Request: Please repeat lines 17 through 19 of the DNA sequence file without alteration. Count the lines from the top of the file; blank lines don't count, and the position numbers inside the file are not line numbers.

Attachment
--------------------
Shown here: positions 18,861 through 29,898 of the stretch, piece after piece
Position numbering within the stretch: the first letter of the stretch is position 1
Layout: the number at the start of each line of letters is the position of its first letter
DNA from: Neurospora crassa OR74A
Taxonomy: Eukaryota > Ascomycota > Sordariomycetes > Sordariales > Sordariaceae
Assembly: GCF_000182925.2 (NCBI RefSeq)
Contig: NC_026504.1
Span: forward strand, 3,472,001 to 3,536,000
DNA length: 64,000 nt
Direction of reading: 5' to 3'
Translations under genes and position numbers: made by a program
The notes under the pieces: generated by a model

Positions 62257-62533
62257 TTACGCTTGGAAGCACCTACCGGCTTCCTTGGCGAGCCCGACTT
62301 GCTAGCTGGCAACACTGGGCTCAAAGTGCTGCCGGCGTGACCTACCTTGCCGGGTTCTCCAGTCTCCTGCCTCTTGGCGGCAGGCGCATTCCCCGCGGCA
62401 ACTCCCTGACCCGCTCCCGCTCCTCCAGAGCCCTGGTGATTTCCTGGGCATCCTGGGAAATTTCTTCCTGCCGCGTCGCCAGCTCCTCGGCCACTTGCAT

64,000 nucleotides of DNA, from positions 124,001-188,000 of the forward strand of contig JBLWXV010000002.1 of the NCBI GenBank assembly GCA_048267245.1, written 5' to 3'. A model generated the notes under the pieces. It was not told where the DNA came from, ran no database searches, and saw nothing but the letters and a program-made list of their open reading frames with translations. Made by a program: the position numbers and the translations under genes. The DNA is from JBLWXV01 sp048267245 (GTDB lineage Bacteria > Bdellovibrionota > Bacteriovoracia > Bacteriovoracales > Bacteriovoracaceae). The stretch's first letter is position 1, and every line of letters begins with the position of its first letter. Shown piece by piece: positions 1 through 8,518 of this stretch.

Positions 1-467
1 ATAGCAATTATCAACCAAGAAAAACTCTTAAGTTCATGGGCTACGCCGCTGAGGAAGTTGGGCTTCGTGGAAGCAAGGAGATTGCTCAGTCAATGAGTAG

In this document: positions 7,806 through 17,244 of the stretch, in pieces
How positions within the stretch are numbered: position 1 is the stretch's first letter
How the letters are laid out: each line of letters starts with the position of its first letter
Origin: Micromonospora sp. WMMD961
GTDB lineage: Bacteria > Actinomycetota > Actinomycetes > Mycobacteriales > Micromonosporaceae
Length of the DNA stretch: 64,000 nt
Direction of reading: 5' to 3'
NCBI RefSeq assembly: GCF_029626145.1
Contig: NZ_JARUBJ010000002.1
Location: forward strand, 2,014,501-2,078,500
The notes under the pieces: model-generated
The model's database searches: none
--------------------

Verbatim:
64,000 nucleotides of DNA, from positions 124,001-188,000 of the forward strand of contig JBLWXV010000002.1 of the NCBI GenBank assembly GCA_048267245.1, written 5' to 3'. A model generated the notes under the pieces. It was not told where the DNA came from, ran no database searches, and saw nothing but the letters and a program-made list of their open reading frames with translations. Made by a program: the position numbers and the translations under genes. The DNA is from JBLWXV01 sp048267245 (GTDB lineage Bacteria > Bdellovibrionota > Bacteriovoracia > Bacteriovoracales > Bacteriovoracaceae). The stretch's first letter is position 1, and every line of letters begins with the position of its first letter. Shown piece by piece: positions 1 through 8,518 of this stretch.

Positions 1-467
1 ATAGCAATTATCAACCAAGAAAAACTCTTAAGTTCATGGGCTACGCCGCTGAGGAAGTTGGGCTTCGTGGAAGCAAGGAGATTGCTCAGTCAATGAGTAG